The NRA Isn't All There Is - Pro-Gun Alternatives Abound

AP Photo/Michael Conroy

Advocating the Second Amendment

When it comes to the Second Amendment, the would-be gun-grabbers sure have it in for the National Rifle Association (NRA). The NRA has had some issues of late, and that is costing them some support in the Second Amendment movement. The NRA has nevertheless won some significant victories lately, and they remain the 800-pound gorilla in the pro-Second Amendment community; you rarely hear an anti-gun politician mention any other Second Amendment group.

Full disclosure: My wife and I have been Life Members of the NRA since the mid-90s and remain so today. That does not preclude our involvement in other groups.

Let's take a look at some of the alternatives, beginning with the national groups. Check all of them out; provide what support you can if you care about the Second Amendment.

Second Amendment Foundation

The Second Amendment Foundation (SAF) is a registered Washington state non-profit founded in 1974. The SAF, in addition to providing resources for pro-gun advocates, has been involved in some significant legal cases, including D.C. v. Heller and McDonald v. Chicago. They are involved in several ongoing cases today; you can see a list here.

Gun Owners of America

Founded in 1975, Gun Owners of America (GOA) is generally regarded as the "no-compromise" alternative to the NRA, and their history bears that assessment out. The GOA does not play defense; among other things, they have championed first liberalized concealed-carry, then constitutional-carry legislation in several states. In their 2022 "accomplishments" page, they specifically describe their involvement in these and other pro-gun legislative efforts.

National Association for Gun Rights

Like the GOA, the National Association for Gun Rights bills itself as a "no-compromise" alternative, and they name specific instances in which the NRA has compromised in past legislation. One good resource on their web page is the Bill Watch, where you can check the current status of Second Amendment-related legislation currently being debated in Congress. Interesting note: The Association's President, Dudley Brown, also founded the state-level Rocky Mountain Gun Owners, of which I was a member when we still lived in Colorado. I know Dudley as a dedicated, organized, and unflinching advocate for the Second Amendment.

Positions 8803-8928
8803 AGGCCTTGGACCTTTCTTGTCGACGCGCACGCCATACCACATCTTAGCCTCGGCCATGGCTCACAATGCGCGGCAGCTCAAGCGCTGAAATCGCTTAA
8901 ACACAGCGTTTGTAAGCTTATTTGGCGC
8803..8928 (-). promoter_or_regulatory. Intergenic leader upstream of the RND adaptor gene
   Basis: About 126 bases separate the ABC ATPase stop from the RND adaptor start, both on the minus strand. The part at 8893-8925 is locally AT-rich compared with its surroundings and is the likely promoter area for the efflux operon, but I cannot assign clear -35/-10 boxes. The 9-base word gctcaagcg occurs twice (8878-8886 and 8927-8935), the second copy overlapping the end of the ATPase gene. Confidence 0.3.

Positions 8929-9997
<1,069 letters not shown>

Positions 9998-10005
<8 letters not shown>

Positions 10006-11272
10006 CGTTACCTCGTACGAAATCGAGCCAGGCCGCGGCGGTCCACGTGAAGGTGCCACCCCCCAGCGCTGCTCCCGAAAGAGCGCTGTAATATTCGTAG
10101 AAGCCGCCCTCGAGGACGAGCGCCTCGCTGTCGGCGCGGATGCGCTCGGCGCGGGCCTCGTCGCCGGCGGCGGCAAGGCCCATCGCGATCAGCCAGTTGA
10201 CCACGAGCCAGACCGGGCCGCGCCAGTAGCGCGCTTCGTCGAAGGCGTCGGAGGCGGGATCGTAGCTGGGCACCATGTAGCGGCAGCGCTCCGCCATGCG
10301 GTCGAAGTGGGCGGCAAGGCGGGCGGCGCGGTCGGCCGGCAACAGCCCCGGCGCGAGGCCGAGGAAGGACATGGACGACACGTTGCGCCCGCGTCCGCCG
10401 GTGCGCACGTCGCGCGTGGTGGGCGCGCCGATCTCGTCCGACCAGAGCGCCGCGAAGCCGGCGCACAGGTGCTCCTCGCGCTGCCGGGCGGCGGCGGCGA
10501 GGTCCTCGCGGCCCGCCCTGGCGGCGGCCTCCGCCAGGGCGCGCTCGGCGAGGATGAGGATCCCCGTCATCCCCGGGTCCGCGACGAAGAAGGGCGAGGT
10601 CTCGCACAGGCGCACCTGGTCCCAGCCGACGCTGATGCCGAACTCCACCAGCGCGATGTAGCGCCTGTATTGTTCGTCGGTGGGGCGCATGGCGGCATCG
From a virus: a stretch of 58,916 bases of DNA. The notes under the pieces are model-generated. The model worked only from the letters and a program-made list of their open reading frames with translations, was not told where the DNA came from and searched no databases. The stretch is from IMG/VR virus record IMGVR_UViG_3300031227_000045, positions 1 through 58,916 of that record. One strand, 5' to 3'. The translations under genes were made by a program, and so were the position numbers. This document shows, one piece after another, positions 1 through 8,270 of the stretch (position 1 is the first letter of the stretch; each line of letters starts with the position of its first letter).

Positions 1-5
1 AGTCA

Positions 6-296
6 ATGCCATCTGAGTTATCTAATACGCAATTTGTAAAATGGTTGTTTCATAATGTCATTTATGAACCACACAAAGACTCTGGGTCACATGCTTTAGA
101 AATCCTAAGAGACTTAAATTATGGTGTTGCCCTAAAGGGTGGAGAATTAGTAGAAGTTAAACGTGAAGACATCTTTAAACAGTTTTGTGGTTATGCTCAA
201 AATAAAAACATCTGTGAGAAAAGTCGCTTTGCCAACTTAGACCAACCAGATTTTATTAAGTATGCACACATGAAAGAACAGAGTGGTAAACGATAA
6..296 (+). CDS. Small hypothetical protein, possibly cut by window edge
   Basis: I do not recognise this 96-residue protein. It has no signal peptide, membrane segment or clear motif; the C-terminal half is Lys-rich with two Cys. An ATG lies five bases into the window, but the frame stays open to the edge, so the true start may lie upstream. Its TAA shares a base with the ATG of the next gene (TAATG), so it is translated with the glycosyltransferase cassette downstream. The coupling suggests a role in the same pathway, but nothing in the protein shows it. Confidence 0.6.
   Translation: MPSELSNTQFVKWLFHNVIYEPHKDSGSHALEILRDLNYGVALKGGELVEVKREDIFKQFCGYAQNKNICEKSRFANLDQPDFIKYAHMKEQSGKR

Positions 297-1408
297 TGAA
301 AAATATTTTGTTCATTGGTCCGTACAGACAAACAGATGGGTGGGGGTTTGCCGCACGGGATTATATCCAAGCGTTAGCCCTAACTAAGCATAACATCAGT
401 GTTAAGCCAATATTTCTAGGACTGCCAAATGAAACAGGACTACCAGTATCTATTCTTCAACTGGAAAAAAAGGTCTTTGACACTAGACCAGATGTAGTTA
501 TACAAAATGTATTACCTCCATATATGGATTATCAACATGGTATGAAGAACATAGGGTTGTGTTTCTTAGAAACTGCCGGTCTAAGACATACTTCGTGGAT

Constitutional Rights PAC

Unlike the other groups mentioned, the Constitutional Rights Political Action Committee (PAC) focuses its attention not only on the Second Amendment but on all of our rights as defined in the Constitution. Organized in Virginia, the CRPAC boasts among its leadership libertarian icon Ron Paul and veteran political marketing expert Carter Clews.

Safari Club International

A significant part of the pro-gun community's members are hunters (including me), and Safari Club International focuses primarily on protecting the right to hunt, as well as being focused on habitat preservation and access to hunting lands. They maintain over a hundred branch and affiliate chapters around the world, making them a powerful voice where hunting and the outdoors are concerned. They are not a Second Amendment advocacy group per se, but there is a great deal of overlap between the Second Amendment community and the hunting community.

Special Interests:

There are also some, one might say, niche groups, but if you're a Jew, or gay, or a woman, or African-American, one of these three may be worth supporting.